In what is likely one of the smartest moves that Google has made in some time, it seems that all apps submitted to Google Play are going to be manually reviewed from here on out.
The biggest difference between Google Play and the iOS App Store is easily one of quality. Apple has a very stringent process that any app submitted to the Store must clear. Their quality control parameters are often some of the best, if not slightly too picky at times. This doesn’t mean that trash apps don’t make it through, or outright rip-offs and clones don’t exist on the app store. What it means is simply that the apps are often true to what they say they are and not just a pillar for a malware-infused advertising campaign. And the things that happen to make it through Apple’s strict process that aren’t up to snuff are often quickly picked out through complaints to the store itself, along with low ratings and bad reviews that, it seems, that Apple actually pays attention to.
Google, however, doesn’t do as much. While there is a fresh freedom to the Android platform that often is lacking when it comes to the restrictive nature of iOS, Google Play often reflects the borderline pirate lifestyle that Google allows if you go more than a few pages deep from the main page of Google Play. Clones, advertisement apps, and horrid knockoffs designed to do little more than trick people out of their money permeates the market. Yes, some of these lesser known apps are fun and actually quite good, but for every one decent on there are twenty or more crap offerings.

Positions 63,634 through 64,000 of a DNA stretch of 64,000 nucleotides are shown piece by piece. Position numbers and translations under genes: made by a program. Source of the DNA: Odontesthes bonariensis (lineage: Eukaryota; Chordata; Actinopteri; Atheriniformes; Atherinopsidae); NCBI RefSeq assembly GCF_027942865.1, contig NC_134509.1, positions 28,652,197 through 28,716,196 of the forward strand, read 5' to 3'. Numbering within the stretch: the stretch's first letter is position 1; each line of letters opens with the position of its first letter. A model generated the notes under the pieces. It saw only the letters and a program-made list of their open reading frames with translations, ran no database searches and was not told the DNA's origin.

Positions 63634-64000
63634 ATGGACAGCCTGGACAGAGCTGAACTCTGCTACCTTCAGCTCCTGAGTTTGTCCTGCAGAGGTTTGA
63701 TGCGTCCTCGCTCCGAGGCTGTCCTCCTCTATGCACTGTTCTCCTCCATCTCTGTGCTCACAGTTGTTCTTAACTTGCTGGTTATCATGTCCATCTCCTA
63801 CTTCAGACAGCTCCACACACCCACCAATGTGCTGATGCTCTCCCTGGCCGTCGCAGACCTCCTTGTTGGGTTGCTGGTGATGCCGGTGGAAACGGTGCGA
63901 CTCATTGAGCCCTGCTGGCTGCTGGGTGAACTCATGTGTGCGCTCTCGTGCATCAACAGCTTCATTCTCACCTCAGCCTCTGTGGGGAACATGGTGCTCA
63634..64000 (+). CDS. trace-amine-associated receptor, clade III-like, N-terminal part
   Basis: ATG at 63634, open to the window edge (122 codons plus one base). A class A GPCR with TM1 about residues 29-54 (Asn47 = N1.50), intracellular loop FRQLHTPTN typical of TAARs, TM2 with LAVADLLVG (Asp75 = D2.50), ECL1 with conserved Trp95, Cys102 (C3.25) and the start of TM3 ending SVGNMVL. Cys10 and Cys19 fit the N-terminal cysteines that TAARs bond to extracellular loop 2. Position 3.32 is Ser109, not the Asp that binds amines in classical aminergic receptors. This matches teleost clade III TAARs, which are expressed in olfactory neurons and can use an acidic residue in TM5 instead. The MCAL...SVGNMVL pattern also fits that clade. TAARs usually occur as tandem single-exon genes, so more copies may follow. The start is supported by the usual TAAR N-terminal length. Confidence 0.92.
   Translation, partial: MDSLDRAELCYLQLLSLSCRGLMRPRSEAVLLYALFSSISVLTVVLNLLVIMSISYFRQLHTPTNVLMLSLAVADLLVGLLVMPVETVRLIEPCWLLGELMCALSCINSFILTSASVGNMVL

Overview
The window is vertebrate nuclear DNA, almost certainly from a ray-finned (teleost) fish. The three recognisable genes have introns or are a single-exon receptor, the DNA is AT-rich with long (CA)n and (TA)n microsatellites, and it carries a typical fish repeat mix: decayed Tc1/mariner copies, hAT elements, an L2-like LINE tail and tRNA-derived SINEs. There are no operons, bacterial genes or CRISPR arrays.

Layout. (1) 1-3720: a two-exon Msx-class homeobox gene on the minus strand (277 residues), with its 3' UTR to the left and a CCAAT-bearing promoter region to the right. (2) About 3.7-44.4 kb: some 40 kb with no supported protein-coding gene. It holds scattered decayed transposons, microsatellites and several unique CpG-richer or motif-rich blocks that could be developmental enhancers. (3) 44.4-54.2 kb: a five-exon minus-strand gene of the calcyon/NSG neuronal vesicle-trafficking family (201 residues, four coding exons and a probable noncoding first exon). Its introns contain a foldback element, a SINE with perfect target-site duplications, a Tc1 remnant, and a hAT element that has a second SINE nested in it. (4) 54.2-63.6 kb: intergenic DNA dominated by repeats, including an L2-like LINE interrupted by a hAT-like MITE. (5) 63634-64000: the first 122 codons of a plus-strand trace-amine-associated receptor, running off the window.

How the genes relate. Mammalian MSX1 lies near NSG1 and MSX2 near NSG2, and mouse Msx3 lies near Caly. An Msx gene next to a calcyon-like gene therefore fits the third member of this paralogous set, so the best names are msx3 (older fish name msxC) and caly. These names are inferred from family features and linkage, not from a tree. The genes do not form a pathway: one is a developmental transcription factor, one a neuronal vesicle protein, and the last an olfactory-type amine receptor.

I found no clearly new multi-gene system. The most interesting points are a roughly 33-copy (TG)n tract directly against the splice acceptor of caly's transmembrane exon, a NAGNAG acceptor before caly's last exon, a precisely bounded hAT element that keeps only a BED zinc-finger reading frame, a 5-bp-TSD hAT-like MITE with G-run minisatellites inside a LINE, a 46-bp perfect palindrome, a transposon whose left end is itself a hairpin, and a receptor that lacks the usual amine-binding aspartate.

Now, Google is changing things up. By allowing app developers to tag their submitted apps in a manner they see fit and helps them better define their app in the store itself, Google is able to review the submitted app in a much more detailed way, namely one that is pretty much manually done. Developers are asked to complete a content rating questionnaire to every app or game to receive the content rating for the app. The rating itself comes from the International Age Rating Coalition, the ESRB and the PEGI, all groups that manage and have the best system for rating apps for their appropriate audiences.
Gone will be the app that will be designed for adults but showing up for kids as the rating system and it’s outside groups handling them will keep that from happening.
So what happens if you don’t complete the questionnaire for your submitted app? Simple. It gets an Unrated app and, in certain areas, may actually even be blocked from appearing in the store. I can’t help but feel this is the best move for a bloated and somewhat sketchy (at times) app store like Google Play can be, but if this is properly executed, I feel like we could see a new edge for it.
A place that we don’t have to constantly worry if we’re really getting what we wanted and if it’s going to kill our phones the moment we install this Angry Birds knockoff.